By Isabelle Faucher, Managing Director, Carton Council of Canada
May 12, 2021
Without a doubt, the last year has been challenging for the carton recycling industry in Canada. Like most industries, we are grappling with the significant and sustained impact of the COVID-19 pandemic, which has exacerbated fluctuations in both demand and price. Particularly in Ontario, the decrease in the value of cartons has been slow to rebound.
Nevertheless, there are strategies we can use to help mitigate the challenges and maximize the opportunities ahead of us. This is an excellent time to recommit to best practices like positive sorting, bale quality, and consumer education. In fact, these are important trends that we expect to continue to influence the state of carton recycling in Canada over the next year.
Positive Sorting and Bale Quality
One of Carton Council of Canada (CCC)’s main objectives is to help optimize the carton sorting efforts of Canada’s Materials Recovery Facilities (MRFs). CCC advocates for the positive sorting of cartons because:
- It provides for the highest environmental benefit as the end-markets that recycle cartons sorted into their own grade achieve the highest fibre yields and it can allow for the recovery of the polyethylene and polyethylene/Aluminum residuals (poly/Al).
- It minimizes the impact on other commodity grades (e.g., ONP, mixed paper bales) by realizing the highest potential price for those commodities.
- It supports the development of new carton-focused end-markets, a critical component of a thriving carton recycling value chain.
From an operational perspective, cartons are a relatively easy material to sort. They can be hand-picked, optically sorted, or pulled off from the conveyor by a robotic arm using AI. A survey by Éco Entreprises Québec and RECYC-QUÉBEC* recently investigated the materials exiting MRFs in Quebec. The study showed that the carton bales coming from the facilities that positively sort cartons in this province (currently 11 out of 23) on average consist of 96% gable-top and aseptic containers, as well as other generally accepted fibrous materials. With very little contamination, carton bales had the highest purity of all the materials audited.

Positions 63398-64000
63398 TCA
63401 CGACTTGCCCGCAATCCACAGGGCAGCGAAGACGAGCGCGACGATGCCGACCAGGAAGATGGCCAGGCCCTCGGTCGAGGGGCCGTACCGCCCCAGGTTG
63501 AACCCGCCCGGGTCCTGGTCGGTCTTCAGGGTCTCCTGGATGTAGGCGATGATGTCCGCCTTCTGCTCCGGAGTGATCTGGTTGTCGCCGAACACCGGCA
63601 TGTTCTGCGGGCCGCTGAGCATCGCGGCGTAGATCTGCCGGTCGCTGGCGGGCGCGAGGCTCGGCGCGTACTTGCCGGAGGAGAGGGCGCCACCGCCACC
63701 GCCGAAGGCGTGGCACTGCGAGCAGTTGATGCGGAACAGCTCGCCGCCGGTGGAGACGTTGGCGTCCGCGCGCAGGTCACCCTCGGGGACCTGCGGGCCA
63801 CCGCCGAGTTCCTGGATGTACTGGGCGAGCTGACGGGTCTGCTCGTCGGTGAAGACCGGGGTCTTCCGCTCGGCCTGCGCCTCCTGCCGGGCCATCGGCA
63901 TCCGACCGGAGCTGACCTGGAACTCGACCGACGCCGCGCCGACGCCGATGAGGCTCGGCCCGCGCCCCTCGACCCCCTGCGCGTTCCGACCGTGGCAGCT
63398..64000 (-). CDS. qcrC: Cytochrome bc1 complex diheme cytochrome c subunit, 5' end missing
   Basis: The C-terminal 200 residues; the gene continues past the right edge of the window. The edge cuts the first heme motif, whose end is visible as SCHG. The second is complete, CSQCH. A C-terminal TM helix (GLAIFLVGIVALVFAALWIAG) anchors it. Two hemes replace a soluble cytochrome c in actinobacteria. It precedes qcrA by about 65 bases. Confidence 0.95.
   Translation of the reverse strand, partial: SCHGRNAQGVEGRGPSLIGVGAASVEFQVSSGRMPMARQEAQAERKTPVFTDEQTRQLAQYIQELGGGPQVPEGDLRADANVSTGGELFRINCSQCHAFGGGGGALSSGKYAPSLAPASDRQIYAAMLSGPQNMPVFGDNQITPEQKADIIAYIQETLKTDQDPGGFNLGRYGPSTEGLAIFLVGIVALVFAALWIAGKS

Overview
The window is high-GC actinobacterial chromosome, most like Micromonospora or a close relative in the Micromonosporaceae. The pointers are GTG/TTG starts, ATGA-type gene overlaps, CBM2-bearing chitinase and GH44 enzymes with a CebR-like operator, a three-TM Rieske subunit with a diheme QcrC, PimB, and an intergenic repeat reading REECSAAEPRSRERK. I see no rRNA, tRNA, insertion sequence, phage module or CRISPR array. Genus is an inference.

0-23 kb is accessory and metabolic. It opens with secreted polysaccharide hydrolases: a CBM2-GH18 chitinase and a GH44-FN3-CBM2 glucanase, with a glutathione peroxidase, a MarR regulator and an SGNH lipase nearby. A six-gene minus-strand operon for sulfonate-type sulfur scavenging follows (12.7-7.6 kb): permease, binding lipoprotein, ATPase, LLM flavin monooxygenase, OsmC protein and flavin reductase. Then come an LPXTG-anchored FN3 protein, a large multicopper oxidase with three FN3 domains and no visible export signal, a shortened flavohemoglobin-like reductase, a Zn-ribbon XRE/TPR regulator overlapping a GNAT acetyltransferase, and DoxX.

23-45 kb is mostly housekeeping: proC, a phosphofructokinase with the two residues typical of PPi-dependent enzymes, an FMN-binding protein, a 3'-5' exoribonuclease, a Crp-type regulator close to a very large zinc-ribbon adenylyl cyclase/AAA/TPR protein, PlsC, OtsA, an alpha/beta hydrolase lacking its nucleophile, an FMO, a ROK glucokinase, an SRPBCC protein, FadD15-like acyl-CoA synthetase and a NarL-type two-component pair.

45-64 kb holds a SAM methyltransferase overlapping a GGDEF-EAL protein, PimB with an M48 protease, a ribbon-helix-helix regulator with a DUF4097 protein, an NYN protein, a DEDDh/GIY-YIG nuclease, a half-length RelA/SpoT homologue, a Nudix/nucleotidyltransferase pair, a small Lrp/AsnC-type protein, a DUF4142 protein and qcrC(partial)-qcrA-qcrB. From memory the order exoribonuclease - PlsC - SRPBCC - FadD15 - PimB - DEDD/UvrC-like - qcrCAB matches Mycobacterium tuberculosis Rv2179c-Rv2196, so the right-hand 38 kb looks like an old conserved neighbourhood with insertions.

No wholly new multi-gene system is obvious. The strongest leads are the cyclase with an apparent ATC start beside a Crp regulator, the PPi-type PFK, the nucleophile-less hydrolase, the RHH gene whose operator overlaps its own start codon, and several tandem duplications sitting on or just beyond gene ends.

Creative thinking, the resourceful use of technology and a commitment to positive sorting sets the stage for successfully increasing the quality and, in turn, the value of carton bales. There is no reason to believe that this success is not being/cannot be replicated in other facilities.
Just over a year ago, we were thrilled to announce that Sustana’s mill in Levis, Quebec, had begun accepting cartons for recycling. Although there has been a tangible benefit in terms of tonnages of carton bales sold and average value of used cartons, we are aware that those benefits have not made their way to Ontario, especially those in the southwestern part of the province. We are hopeful that the addition of a new end-market in Connecticut in the near future, plus the existing seven recycling facilities in North America, will improve the situation.
Continued Consumer Education
Another important element of the carton recovery and recycling equation is consumers: what they know about carton recycling, and how much faith they put in the process.
Recently, CCC wrapped up an 8-week social media campaign focused on increasing the public’s awareness about recycling cartons. Consumers in Ontario and Quebec were encouraged to learn more about carton recycling by watching an at-home carton recycling video or by taking a quiz and answering a series of myth-busting questions about recycling.
Consumers seemed eager to engage in the conversation. Engaged recyclers who are advocates for the circular economy shared their enthusiasm while others shared their ongoing concerns about the state of our recycling systems. For example, the often-misunderstood statistic “only 9% of plastics are recycled in Canada” was brought up numerous times by commentators.
The campaign reinforced that arming consumers with resources and demystifying carton recycling remains an important element of recycling success. To support local awareness efforts, CCC has also launched an updated Image and Ad Bank, featuring all the ads from the campaign, in addition to carton images that can be used by partners and stakeholders in their own education efforts.
Carton Council of Canada’s mandate is to deliver long-term solutions to help increase carton recovery and recycling in Canada.
If any facilities are having difficulty moving carton loads, have questions about the process or value of positive carton sorting, would like to engage in more consumer-focused education, or have any questions about carton recycling in Canada, please reach out to CCC’s Managing Director, Isabelle Faucher at: firstname.lastname@example.org
We are here to help!
*Document is available in French only